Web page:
As African-American men, we are deeply disheartened and saddened by America’s continuous tolerance for racism as illustrated in this year’s presidential debate and election. To hear the historical “Law and Order” and “Tough on Crime” rhetoric in 2016 triggers a pattern of trauma in our bodies at a cellular level. For decades, poor and low-income communities, specifically those of color, have suffered a disproportionate burden of environmental, social, and economic impacts on our quality of life as a result of “Get Tough” politics and policies.
During this election process, we experienced a sequence of disturbances fueled by an all too familiar story filled with triggering language, behaviors, and archaic rhetoric. More troubling is the racial underpinnings that influence this narrative leading to over-criminalizing, policing, and incarceration in our neighborhoods.
The degradation of our people is not new in this country. The historical link to current-day examples is not a stretch but in fact part of the very foundation of our experiment with Democracy. People of color still experience systematic suppression in schools, voting, health, and justice.
From the birth of slavery to post-slavery, practices such as the Black Codes, Jim Crow laws, the Southern Strategy, the war on drugs, mass incarceration, and contentious abuses by law enforcement are steeped in racism. For us and many others in communities of color, the issue has continued to heat up until it is now a boiling pot of outrage and disgust not unlike what our ancestors experienced in 1865, our elders during the Civil Rights era, and what our children confront today. Whether it’s implicit bias from arrest to sentencing or the arbitrary notion that black, brown and indigenous people commit more crimes and are criminals, there is a consistent disproportionate racial impact that is often ignored, refuted, or completely dismissed.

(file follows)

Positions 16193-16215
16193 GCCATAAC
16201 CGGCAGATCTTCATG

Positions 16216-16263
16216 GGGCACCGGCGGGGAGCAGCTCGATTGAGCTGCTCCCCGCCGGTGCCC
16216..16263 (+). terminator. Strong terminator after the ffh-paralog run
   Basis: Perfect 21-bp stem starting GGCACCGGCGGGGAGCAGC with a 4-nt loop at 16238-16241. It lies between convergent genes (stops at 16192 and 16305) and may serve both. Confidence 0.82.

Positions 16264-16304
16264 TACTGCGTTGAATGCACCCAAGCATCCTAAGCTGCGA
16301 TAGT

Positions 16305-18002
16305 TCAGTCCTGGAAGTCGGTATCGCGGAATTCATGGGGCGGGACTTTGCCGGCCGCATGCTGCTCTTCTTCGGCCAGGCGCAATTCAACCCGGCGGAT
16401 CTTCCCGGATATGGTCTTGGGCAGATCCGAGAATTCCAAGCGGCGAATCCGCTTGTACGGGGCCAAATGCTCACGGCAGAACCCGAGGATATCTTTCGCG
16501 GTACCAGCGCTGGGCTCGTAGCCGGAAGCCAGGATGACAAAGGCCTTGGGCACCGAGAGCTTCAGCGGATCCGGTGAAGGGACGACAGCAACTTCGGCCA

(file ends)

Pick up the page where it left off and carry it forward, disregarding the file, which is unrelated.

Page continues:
The non-recognition has devastating consequences; such as a lack of access to livable wages because employers view people of color as criminals or incompetent or both. A lack of quality education because black and brown kids are considered delinquent and often suspended, expelled, and trajected into the juvenile justice system at exponential rates in comparison to their white counterparts. As a result, this becomes a barrier to accessing higher education. This marginalization contributes to the neglect and blight of our communities.
For those of us who have this experience, it is physically and psychologically crippling to our families and community and there is often a lack of compassion for the complexity of this oppression by those who are not directly impacted. We are at a critical point where real solutions are needed. Taxpayers are underwriting the cost of so-called public safety which is the veneer for this oppressive construct. This approach has done little to prevent crime, address racial discrimination, reduce disparities, and more importantly reconcile and repair the harm that has been done to people of color. When you have been a victim of poverty, violence, trauma, and police brutality like my colleague Alex and I both have, we can no longer tolerate 20th Century solutions offered by those who have created this problem.
We need real solutions because our lives and quality of life is at stake. We must act now and speak truth to power by working to eliminate the cognitive dissonance that promotes superiority in any race, gender, or ethnicity. We need to work to eliminate all forms of overt discrimination when it takes place. The ongoing dissonance promotes hate-mongering which is illustrated by acts of violence and discrimination against people.
Secondly, we must re-prioritize spending of taxpayer dollars by local, state and federal government into developing infrastructure in communities devastated by the overuse of the criminal justice system. This work requires a real investment of public dollars directly into communities of color and those funds need to be managed by those communities. Millions of dollars are needed for investment into small-business, housing, education, and more importantly services to truly help re-stabilize and restore our communities.
If there is not an unyielding commitment to support reconciliation and investment that matters, there will be ongoing backlash from our community. We must continue to stand up and speak out against this perpetual cycle of oppression that has us on a path of becoming morally and financially bankrupt.